I was asked if I would assist on My Country: A Work in Progress as a 'gatherer'. It's not an official title, but it's what we've been come to be known as. Our job was to go out into the community to gather feedback about how people felt about Brexit. It was called The Listening Project at first, because the main emphasis was that people weren't being listened to. We hear a lot of noise from Westminster, the Scottish government, the Welsh government and the European parliament but we wanted to find out what people in the street think and feel.
Originally there were four of us involved, one from each country that makes up Great Britain. We received training from a research company who gave us lessons on how to get people to open up and talk about their feelings. It's quite difficult to get someone to tell you exactly how they feel. After that we went back to our own countries - I work normally at Citizens Theatre in Glasgow - and went out into the community to search for people who might be interested in talking to me.
I put a call out on social media and I worked through my existing contacts and got a mixture of ten people who were keen to give their feedback and people who needed to be coaxed. But that was the right balance. The 'flashies' - what the research company called them - were the people who wanted to give their opinion, but we were also interested in what marginalised people in society might think.
People were tired of being lied to and people just didn't trust politicians
The people I spoke to were quite a range, so I had someone with a background in the NHS, in education, someone who had been through the justice system and I spoke to a mother and son as well.
We sat down with them for around two and three hours - one of my interviews was almost four. My research method was to put together a timeline of the person I was talking to and ask them to pinpoint certain areas in their life which might have led to their decision on their voting on Brexit. I also wanted to look at what in their lives might have led them to vote Labour, or SNP. We were able to create this picture of each individual and get their feelings on British values and whether they were similar to Scottish values.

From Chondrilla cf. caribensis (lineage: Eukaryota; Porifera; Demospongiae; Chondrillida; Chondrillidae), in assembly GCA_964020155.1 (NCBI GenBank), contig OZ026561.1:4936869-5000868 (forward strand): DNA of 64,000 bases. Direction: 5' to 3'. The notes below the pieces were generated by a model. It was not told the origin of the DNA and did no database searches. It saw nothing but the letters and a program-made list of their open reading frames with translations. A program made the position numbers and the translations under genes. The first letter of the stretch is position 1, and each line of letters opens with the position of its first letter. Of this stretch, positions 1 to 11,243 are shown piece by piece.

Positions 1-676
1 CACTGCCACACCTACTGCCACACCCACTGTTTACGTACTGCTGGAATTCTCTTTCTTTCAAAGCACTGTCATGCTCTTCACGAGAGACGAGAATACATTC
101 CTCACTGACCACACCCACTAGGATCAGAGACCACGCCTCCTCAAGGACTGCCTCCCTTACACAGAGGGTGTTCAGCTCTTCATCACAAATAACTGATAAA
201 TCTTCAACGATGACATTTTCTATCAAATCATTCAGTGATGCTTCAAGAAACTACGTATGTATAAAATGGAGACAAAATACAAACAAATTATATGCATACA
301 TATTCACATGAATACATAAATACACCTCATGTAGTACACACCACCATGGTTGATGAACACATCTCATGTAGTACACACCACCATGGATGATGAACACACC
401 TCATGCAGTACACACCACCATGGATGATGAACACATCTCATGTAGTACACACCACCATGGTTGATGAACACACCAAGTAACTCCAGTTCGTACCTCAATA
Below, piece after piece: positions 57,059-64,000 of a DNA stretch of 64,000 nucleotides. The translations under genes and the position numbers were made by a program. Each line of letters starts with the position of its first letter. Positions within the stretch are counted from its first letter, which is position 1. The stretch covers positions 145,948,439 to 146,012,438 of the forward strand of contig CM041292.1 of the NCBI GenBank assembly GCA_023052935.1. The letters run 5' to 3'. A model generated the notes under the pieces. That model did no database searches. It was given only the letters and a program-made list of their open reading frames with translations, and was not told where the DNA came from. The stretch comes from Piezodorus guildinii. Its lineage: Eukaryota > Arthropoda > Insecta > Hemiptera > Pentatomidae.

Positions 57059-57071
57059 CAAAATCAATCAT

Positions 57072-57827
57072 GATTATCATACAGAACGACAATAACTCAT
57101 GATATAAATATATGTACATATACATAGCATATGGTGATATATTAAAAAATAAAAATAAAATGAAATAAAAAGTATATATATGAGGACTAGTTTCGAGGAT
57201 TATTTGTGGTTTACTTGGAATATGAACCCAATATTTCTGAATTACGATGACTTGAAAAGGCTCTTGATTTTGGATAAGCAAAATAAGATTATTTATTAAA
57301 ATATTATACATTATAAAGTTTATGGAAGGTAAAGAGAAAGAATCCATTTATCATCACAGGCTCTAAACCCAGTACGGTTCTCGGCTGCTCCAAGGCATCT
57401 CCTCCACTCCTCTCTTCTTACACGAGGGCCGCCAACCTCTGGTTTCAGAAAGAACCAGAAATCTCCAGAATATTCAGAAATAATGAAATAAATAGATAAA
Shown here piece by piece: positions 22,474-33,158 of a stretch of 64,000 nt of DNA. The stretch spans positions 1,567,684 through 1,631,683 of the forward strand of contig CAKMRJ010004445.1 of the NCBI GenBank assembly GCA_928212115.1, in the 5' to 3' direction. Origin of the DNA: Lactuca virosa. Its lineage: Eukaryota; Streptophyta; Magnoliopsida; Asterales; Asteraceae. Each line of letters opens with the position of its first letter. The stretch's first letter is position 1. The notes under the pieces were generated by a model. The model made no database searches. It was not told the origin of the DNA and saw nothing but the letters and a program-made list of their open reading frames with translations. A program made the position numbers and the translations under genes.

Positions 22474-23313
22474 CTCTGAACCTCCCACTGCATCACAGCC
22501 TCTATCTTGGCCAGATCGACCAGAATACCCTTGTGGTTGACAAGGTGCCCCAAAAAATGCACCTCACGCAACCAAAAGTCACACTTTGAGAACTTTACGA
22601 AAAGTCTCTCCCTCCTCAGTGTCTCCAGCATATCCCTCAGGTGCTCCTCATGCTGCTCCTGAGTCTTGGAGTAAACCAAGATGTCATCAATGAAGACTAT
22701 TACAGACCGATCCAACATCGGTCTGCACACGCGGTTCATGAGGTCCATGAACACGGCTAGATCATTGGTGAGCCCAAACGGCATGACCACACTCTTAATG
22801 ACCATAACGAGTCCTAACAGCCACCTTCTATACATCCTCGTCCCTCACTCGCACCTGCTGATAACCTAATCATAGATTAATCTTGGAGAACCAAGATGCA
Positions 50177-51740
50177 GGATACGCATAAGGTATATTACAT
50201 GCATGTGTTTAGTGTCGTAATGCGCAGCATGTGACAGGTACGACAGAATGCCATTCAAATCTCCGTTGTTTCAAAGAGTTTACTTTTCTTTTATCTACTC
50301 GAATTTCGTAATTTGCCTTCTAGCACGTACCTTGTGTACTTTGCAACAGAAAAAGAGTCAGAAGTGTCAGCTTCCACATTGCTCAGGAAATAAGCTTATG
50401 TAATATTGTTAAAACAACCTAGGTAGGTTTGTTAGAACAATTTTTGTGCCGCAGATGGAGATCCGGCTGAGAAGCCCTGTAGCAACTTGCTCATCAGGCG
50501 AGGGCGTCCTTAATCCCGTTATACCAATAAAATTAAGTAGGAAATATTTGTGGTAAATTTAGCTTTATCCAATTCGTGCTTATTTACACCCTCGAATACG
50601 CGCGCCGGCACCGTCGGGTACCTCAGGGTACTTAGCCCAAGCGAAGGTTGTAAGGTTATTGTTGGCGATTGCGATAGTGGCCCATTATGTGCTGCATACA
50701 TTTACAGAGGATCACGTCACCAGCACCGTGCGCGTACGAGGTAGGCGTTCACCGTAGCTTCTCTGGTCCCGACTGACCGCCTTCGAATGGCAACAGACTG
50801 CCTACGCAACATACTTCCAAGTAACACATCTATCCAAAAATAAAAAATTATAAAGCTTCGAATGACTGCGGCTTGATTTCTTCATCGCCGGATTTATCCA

We found a lot of voter fatigue in Scotland. And a lot of distrust based on the independence referendum. People were tired of being lied to and people just didn't trust the politicians or anything anyone said in the media. Some of them felt they couldn't make an informed choice, so therefore they just didn't vote at all.
I found that the way people I spoke to voted correlated with the map that came straight after the Brexit vote. There were a lot of people who voted to remain in the EU and the majority of people who were slightly for leaving the EU were the ones who didn't vote because they didn't see the point. Quite a few people I talked to voted for independence, and then subsequently changed their mind basically because it came out later in the media that no one had a clue what was going on.
One of the most interesting interviews was the mother and son. We had a joint conversation with them, and they had very different political opinions, but were very respectful of each other's opinions. We got a very clear indication of the dynamic of their politics and how different generations might be voting or were engaged in politics.
The hopeful thing I took away from it was that people in Scotland were far more politically aware after the independence referendum. People were so willing to be engaged and wanted to tell stories. Even if they were reluctant at first, they opened up. The people I spoke to weren't theatregoers, so this has given them an insight into how theatre works and I hope this encourages people to go out and be more politically active and realise that what they are reading in the papers isn't how everybody feels. The media is good at generalising and pigeon-holing. I hope it will give them the courage to incite change.
My Country: A Work in Progress runs at the National Theatre until 22 March and then tours the UK.
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